Over 3/4 of Brits say working from home has already put a strain on their relationship.
Updated: Jun 1
Our first press release of the week goes to the CherryDigital.co team, who put together an informative release in the light of the coronavirus.
Let’s talk boundaries… At first, the prospect of working at home with your partner can seem exciting as you can spend more time together and sleep in for a few more minutes each morning. However, after a few days of being in one another’s space all the time, your relationship dynamic may start getting a little tense.
CherryDigital.co, a London-based public relations agency, conducted a survey to find out how self-isolation due to Covid-19 – or Coronavirus – is affecting people’s relationships across the UK. It was found that a large majority - 78% - of respondents say working from home every day has already put a strain on their relationship with their partner.
Moreover, 72% of Brits who are working from home with their partner say they do not have enough room to both work comfortably. Whether this is due to the lack of space inside your home or the amount of equipment you require for your job, it is difficult to find a comfortable place to work within a space designed for living.
Many of us are aware of the difficulty that could come with self-isolation, however, some of us seem to be more prepared than others. The survey asked respondents which person in their relationship has taken the most steps to prepare for self-isolation and 72% of women said it was them. This is compared to 52% of men who said they have prepared the most.
It can be challenging to continue to work as usual from home as compared to working from your office, especially considering the number of distractions you face – such as Netflix, your warm, inviting bed, your partner’s cheesy jokes, children and pets. Despite these distractions, 61% of respondents say working from home actually increases their productivity.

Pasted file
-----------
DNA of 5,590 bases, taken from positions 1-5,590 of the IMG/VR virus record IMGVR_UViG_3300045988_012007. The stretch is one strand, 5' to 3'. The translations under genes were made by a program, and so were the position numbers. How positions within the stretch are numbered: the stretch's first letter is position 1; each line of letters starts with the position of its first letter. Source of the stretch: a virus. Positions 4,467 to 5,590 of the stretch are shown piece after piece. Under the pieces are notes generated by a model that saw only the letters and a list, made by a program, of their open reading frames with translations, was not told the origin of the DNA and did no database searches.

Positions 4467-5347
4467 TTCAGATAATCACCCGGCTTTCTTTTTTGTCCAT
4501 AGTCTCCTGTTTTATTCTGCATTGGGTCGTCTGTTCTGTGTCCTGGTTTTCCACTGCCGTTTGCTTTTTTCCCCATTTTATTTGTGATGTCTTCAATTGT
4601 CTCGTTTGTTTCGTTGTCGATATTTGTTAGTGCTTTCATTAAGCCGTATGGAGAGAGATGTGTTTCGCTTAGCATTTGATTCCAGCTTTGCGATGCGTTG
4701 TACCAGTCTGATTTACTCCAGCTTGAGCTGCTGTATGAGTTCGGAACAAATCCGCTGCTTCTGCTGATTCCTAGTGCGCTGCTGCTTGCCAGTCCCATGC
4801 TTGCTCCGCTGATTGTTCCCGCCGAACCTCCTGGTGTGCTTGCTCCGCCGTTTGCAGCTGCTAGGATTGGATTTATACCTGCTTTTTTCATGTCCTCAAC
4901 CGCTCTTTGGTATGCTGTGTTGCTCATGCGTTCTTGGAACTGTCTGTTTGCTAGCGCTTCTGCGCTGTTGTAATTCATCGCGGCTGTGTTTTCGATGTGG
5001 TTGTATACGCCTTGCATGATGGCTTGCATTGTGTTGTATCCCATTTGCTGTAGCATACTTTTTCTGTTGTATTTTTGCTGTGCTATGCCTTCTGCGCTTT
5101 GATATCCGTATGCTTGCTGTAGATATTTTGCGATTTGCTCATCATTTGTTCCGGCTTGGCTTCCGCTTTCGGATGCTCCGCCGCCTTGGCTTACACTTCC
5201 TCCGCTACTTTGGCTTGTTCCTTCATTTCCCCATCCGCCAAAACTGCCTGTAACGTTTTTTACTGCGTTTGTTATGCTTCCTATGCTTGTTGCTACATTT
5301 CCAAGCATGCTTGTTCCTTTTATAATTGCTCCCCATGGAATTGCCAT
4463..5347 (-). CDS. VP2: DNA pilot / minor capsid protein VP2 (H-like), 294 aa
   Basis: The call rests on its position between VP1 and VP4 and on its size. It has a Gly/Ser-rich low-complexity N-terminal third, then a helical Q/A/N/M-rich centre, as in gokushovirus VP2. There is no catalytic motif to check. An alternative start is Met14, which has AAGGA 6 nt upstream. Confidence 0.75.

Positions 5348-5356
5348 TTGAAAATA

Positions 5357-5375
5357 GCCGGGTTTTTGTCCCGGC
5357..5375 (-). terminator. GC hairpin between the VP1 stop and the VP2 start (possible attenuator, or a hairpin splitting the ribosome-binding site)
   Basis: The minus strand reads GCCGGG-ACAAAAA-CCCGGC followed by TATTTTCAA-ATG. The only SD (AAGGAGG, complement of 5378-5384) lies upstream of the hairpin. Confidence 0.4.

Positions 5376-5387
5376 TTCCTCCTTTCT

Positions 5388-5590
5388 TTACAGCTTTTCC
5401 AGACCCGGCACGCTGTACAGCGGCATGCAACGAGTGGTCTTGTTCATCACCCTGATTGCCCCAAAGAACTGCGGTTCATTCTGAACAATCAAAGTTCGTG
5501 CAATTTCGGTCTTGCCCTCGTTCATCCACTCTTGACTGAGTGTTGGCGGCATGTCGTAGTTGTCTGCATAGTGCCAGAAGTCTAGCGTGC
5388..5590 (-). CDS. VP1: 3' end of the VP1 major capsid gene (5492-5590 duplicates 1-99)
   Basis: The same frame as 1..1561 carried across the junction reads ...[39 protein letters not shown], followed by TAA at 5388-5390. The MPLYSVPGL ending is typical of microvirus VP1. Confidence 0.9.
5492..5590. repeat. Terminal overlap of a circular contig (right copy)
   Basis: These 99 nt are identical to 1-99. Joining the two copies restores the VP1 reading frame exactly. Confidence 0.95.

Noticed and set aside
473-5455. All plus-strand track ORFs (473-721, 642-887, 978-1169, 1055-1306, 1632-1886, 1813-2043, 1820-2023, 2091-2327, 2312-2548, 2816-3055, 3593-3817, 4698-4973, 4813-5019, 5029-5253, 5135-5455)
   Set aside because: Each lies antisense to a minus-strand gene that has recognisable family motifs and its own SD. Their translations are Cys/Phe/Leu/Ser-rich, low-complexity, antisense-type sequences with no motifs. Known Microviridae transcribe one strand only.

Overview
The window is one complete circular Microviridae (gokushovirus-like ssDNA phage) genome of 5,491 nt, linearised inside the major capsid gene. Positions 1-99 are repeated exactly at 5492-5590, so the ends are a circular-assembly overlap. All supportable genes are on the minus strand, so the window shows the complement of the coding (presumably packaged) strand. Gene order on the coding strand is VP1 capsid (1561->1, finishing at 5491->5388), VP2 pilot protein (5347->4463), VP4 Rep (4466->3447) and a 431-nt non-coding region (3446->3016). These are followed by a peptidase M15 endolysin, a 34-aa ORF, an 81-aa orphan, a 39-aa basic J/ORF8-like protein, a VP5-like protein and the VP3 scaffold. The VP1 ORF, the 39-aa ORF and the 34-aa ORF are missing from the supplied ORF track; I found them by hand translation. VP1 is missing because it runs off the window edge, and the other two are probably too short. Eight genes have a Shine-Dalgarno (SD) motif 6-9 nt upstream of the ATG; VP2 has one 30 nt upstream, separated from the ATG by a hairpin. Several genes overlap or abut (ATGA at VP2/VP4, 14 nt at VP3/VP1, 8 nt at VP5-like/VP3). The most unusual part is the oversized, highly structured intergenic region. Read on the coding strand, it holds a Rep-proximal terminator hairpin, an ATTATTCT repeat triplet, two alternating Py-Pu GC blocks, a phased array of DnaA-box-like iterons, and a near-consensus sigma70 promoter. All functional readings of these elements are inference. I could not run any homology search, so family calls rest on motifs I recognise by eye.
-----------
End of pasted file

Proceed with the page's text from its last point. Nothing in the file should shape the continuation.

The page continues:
If your partner knows what makes you tick and you’re starting to feel like a time bomb waiting to go off, here are some tips on how to deal with the situation in a positive way:
If you find yourselves having to work in close quarters, you can each use a pair of headphones to zone out and forget your significant other is in the room. This will allow you both to get through your to-do lists and organise your thoughts without having the other person distract you.
Learn a new hobby together. Now is the perfect time to maximise bonding through activities such as cooking (buy your ingredients online to minimise contact) or learning a new language.
Spend at least an hour per day on some sort of exercise routine. There are tons of at-home workout videos available online such as yoga, HIIT, dance routines and pilates.
Ease additional stress by keeping your home neat and tidy by splitting up the household chores.
‘Of course, no one was prepared for the current circumstances in which we have found ourselves on a global scale. Being confined to our homes doesn’t necessarily have to be a negative consequence of self-isolation, especially considering we are able to take a break from the overwhelming stress of the outside world and spend more time with our partners,’ says a spokesperson for CherryDigital.co. ‘Make the most of your time indoors by indulging in activities that you have never had time to do together before. You could learn new skills together such as cooking challenging recipes, blending the perfect cup of coffee using barista rules or figuring out the formula behind solving a Rubik’s cube.’